07/24/2008 05:12 am ET Updated May 25, 2011

Joe Lieberman's Fake Son, Terrorism, Charlie Rose, Situationist International and BJ's

A Bad Situationist directed by Sam Seder, stars Jon Benjamin, David Cross, Sarah Silverman, Janeane Garofalo, Marc Maron, Ross Brockley and Sam Seder. Screens at Netroots Nation on Thursday night. I took over one thousand photos of my TV during the ongoing television coverage of the theft of the 2000 election. Photos of chads, brooksbrother riots, Florida Supreme Court Justices and dry erase boards. Lexapro would have probably helped more, but hindsight is 20/20.

Sometime around the inauguration of the dry drunk, when I regained feeling in my ass I had been sitting on for weeks, I began to
notice that there was not the slightest hint of outrage expressed in or by the media. To read any paper or watch any TV was to
believe there was no discontent amongst the public, nor shock amongst legal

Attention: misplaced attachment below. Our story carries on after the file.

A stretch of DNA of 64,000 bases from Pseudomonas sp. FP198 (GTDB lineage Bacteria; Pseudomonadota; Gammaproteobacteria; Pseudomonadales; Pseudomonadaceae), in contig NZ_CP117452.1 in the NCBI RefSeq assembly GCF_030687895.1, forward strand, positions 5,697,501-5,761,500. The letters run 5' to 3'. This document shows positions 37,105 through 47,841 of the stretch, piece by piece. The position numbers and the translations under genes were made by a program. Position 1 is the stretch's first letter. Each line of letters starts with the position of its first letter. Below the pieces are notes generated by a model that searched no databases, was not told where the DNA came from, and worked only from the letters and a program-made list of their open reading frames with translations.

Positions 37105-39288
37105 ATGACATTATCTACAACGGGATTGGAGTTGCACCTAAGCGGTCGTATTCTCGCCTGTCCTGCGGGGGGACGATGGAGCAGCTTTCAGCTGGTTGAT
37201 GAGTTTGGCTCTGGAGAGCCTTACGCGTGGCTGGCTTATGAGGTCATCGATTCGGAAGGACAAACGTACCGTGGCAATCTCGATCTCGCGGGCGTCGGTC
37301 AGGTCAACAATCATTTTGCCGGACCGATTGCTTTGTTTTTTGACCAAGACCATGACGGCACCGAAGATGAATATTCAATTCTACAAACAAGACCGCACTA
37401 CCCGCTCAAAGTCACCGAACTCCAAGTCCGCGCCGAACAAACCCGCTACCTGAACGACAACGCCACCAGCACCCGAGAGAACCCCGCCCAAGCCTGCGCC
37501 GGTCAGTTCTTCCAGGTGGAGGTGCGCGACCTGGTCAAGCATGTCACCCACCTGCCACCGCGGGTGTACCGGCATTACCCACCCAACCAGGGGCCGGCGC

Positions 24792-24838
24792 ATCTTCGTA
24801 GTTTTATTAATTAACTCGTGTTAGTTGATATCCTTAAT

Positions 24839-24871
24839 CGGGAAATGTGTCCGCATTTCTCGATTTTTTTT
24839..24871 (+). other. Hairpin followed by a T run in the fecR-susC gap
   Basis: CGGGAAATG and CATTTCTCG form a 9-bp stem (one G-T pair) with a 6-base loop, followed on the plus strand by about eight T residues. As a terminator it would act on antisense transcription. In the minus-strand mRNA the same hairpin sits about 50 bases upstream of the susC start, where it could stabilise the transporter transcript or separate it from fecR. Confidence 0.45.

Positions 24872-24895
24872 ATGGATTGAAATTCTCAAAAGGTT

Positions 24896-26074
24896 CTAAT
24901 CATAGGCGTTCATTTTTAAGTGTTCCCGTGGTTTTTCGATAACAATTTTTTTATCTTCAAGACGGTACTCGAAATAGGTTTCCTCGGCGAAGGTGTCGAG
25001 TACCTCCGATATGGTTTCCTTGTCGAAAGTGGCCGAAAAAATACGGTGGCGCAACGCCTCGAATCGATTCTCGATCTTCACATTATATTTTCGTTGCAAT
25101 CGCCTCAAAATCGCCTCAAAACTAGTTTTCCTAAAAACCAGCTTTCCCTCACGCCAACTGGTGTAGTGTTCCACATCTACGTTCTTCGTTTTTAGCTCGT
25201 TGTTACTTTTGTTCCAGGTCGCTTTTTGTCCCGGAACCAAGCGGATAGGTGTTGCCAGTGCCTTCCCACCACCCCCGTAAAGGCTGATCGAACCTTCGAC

We were all to believe that there were no implications to the injustice of a Supreme Court decision so incongruous that its authors notified future generations that their finding was just a one off -- this case is not meant to set any precedent. The media's only reaction was somewhere along the lines of "phew, I can finally take that vacation to Aspen now" and "shit, that was good for ratings". Personally, I was getting angrier that the dissent I knew existed had been muted and was convinced that it would lead to some type of explosive blowback. At the very least I was worried I'd kick my tv in. So, in hopes of pre-empting a bloody leg, I decided to write a script based on a character I had been performing at stand up shows. Arthur, Joe Lieberman's fuck-up of a son, is installed in a New York City Co-op so he will shut up about the 2000 election and his loss of an opportunity to use the White House tennis facilities. After a failed attempt at running for the executive board of his building, Arthur decides to lead an intellectual salon based on a back of the book reading of the Situationist International. There, Arthur is slowly inculcated to commit a terrorist attack by some radical, violent, Jewish fundamentalist postal workers . The movie starts and finishes with Arthur on the roof of his New York City co-op shooting a bazooka at another building. We were eight weeks into editing when the planes hit the towers. A Bad Situationist, A Sad Comedy. Needless to say, the idea of religious zealots blowing up a building in New York City was not as comedic as it had been weeks before. Soon, I lost my finishing funds. Over the months and years that followed, finishing the film became less of a priority to me , though my conviction that the stolen election of 2000 will be seen by historians as seminal, grew. I've finally finished the film. Meanwhile, that muting of dissent did lead to an explosion of sorts. It was the 2000 election and the coincidence of technology that began to drive people to question the conventional wisdom in some type of organized and audible way. Blogs, or some approximation of them, began to pop up around this time and have led to a parallel and ever increasingly influential media narrative, one which is not "gate kept" by the corporate establishment. Screening this film at Netroots Nation in the final year of this travesty known as the Bush Administration closes the circle for me a bit -- which is a nice consolation after seven years. Too bad this country is so fucked! Though, people tell me DVD's are a good hedge against inflation! Here's a clip where Arthur is campaigning to become President of his intellectual salon with the hopes that his new title will get him on the Charlie Rose Show... and more clips here